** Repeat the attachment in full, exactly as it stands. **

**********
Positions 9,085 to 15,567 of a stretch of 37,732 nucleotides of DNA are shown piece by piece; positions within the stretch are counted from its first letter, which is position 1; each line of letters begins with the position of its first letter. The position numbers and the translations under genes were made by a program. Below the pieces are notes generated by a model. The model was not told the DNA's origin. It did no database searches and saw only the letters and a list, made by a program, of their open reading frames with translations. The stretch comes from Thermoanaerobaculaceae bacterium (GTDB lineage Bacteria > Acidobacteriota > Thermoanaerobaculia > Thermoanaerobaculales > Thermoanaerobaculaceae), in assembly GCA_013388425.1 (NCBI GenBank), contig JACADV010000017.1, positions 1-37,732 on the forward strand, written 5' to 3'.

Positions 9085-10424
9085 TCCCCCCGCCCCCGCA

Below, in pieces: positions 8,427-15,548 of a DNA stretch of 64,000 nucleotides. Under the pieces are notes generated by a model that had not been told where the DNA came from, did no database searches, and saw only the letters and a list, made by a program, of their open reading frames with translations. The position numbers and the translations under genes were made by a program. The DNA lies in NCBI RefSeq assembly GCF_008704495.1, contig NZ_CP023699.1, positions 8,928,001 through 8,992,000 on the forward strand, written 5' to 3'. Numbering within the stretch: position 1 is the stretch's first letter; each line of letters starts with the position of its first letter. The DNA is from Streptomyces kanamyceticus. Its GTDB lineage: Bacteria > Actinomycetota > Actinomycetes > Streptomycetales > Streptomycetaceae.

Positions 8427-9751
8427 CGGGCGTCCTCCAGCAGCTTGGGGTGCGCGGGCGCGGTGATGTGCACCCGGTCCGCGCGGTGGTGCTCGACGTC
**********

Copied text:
Positions 9,085 to 15,567 of a stretch of 37,732 nucleotides of DNA are shown piece by piece; positions within the stretch are counted from its first letter, which is position 1; each line of letters begins with the position of its first letter. The position numbers and the translations under genes were made by a program. Below the pieces are notes generated by a model. The model was not told the DNA's origin. It did no database searches and saw only the letters and a list, made by a program, of their open reading frames with translations. The stretch comes from Thermoanaerobaculaceae bacterium (GTDB lineage Bacteria > Acidobacteriota > Thermoanaerobaculia > Thermoanaerobaculales > Thermoanaerobaculaceae), in assembly GCA_013388425.1 (NCBI GenBank), contig JACADV010000017.1, positions 1-37,732 on the forward strand, written 5' to 3'.

Positions 9085-10424
9085 TCCCCCCGCCCCCGCA

Below, in pieces: positions 8,427-15,548 of a DNA stretch of 64,000 nucleotides. Under the pieces are notes generated by a model that had not been told where the DNA came from, did no database searches, and saw only the letters and a list, made by a program, of their open reading frames with translations. The position numbers and the translations under genes were made by a program. The DNA lies in NCBI RefSeq assembly GCF_008704495.1, contig NZ_CP023699.1, positions 8,928,001 through 8,992,000 on the forward strand, written 5' to 3'. Numbering within the stretch: position 1 is the stretch's first letter; each line of letters starts with the position of its first letter. The DNA is from Streptomyces kanamyceticus. Its GTDB lineage: Bacteria > Actinomycetota > Actinomycetes > Streptomycetales > Streptomycetaceae.

Positions 8427-9751
8427 CGGGCGTCCTCCAGCAGCTTGGGGTGCGCGGGCGCGGTGATGTGCACCCGGTCCGCGCGGTGGTGCTCGACGTC